This blog not only showcases the production art of animated films, but the personal work of the artists behind the magic.
That last ask sorta sparked a bit of a debate about the quality of anime and it’s value to animation. I’ll spare everyone the posts and say this: Just like in America, there are both good and bad movies/shows that are created in Japan but that doesn’t make anime as a whole any less important to the animation world.
There’s a movie I’ve been wanting to post about for a while, because it was one of the films that drove me to become an animator, but I haven’t been able to find much production art from it. That movie is ‘Voices of a Distant Star’ by Makoto Shinkai and 2012 marks it’s 10 year anniversary. Not only is the film touching and visually stunning, I feel it’s important for another reason: it was made entirely by one man in his own home. This 25 minute movie really shows what one person can create if they are passionate and driven enough to see a project through. And on top of that, the film itself is gorgeous. Since then, Shinkai has been able to found his own studio and create more films like 5 Centimeters per Second and A Place Promised in Our Early Days. Check out if you get the chance, it is worth watching at least once. 

That last ask sorta sparked a bit of a debate about the quality of anime and it’s value to animation. I’ll spare everyone the posts and say this: Just like in America, there are both good and bad movies/shows that are created in Japan but that doesn’t make anime as a whole any less important to the animation world.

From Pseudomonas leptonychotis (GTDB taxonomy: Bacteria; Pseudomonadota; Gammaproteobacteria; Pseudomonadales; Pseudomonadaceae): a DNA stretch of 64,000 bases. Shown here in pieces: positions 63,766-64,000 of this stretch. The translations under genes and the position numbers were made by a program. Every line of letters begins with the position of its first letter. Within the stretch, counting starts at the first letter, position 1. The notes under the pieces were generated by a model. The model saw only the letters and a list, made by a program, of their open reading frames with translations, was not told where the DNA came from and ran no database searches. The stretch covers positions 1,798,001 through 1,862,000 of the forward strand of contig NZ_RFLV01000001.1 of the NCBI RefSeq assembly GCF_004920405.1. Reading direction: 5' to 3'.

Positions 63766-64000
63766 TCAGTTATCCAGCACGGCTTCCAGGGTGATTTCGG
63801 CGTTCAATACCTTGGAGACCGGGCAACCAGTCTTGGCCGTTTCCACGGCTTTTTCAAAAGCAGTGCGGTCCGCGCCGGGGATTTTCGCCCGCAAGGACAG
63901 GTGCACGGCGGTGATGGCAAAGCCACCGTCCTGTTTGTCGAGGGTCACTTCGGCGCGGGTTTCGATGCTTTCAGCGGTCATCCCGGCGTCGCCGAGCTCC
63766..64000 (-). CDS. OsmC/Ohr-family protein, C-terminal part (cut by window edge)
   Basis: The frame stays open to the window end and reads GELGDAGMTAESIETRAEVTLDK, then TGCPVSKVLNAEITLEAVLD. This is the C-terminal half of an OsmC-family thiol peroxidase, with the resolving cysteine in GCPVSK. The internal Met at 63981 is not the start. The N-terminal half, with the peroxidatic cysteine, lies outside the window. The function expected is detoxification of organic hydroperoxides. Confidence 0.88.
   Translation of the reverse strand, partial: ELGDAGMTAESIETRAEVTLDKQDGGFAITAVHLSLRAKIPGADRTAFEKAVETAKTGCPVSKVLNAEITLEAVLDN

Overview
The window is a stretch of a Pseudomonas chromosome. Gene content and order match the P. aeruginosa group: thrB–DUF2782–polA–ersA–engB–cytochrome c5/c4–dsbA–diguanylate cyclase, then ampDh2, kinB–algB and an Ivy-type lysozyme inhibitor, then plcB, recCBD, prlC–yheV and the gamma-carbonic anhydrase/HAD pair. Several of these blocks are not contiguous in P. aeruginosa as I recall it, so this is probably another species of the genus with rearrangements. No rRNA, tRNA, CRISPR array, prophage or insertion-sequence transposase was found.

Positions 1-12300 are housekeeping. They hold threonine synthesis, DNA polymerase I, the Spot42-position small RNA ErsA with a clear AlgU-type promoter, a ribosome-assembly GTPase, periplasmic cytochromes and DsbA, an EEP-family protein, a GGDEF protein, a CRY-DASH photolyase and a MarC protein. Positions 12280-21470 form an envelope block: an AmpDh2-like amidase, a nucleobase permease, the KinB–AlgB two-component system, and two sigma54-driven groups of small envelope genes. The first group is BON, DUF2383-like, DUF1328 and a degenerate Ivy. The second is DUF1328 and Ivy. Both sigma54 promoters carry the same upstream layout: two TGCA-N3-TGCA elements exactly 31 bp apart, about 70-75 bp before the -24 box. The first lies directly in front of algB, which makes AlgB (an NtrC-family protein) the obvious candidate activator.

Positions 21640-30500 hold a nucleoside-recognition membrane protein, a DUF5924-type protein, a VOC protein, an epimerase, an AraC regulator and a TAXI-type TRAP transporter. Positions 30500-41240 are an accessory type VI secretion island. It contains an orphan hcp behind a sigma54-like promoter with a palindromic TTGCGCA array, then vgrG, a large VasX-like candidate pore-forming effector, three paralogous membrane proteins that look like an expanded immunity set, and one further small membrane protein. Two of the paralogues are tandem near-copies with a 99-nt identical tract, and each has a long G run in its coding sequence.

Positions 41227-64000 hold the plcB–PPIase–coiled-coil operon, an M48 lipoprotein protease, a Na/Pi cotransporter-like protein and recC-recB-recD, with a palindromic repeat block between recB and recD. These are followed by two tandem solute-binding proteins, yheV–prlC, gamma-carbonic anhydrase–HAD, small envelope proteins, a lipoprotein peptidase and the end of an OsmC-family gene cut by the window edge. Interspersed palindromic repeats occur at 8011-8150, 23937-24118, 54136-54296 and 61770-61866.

There’s a movie I’ve been wanting to post about for a while, because it was one of the films that drove me to become an animator, but I haven’t been able to find much production art from it. That movie is ‘Voices of a Distant Star’ by Makoto Shinkai and 2012 marks it’s 10 year anniversary. Not only is the film touching and visually stunning, I feel it’s important for another reason: it was made entirely by one man in his own home. This 25 minute movie really shows what one person can create if they are passionate and driven enough to see a project through. And on top of that, the film itself is gorgeous. Since then, Shinkai has been able to found his own studio and create more films like 5 Centimeters per Second and A Place Promised in Our Early Days. Check out if you get the chance, it is worth watching at least once. 

  1. fiveleggedmongoose reblogged this from animationart
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  8. spazztastic-muffin reblogged this from animationart and added:
    THANK YOU
  9. sweetkimothy reblogged this from animationart and added:
    THANK YOU. There seems to be some sort of issue that you can’t like one without hating the other, unless it’s Miyazaki....
  10. oursalmonhour reblogged this from animationart and added:
    I love this film, its just amazing. Also the adapted manga by Mizu Sahara is one of my favorites.
  11. crankypuella reblogged this from animationart and added:
    this movie is the best, it’s one of my favorites. i cry every time.
  12. mowspiration reblogged this from animationart and added:
    THISSSSSSSSSSSSSSSSSSSSSSSSSSSSSSSSSSS Makoto Shinkai is my favorite srsly. I have his art book and just lajkdsglasdgkj
  13. jadebee reblogged this from animationart
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  15. snager-dragon reblogged this from animationart and added:
    i’ve heard of this. it looks good. HOW did he make it in his OWN HOME all by HIMSELF?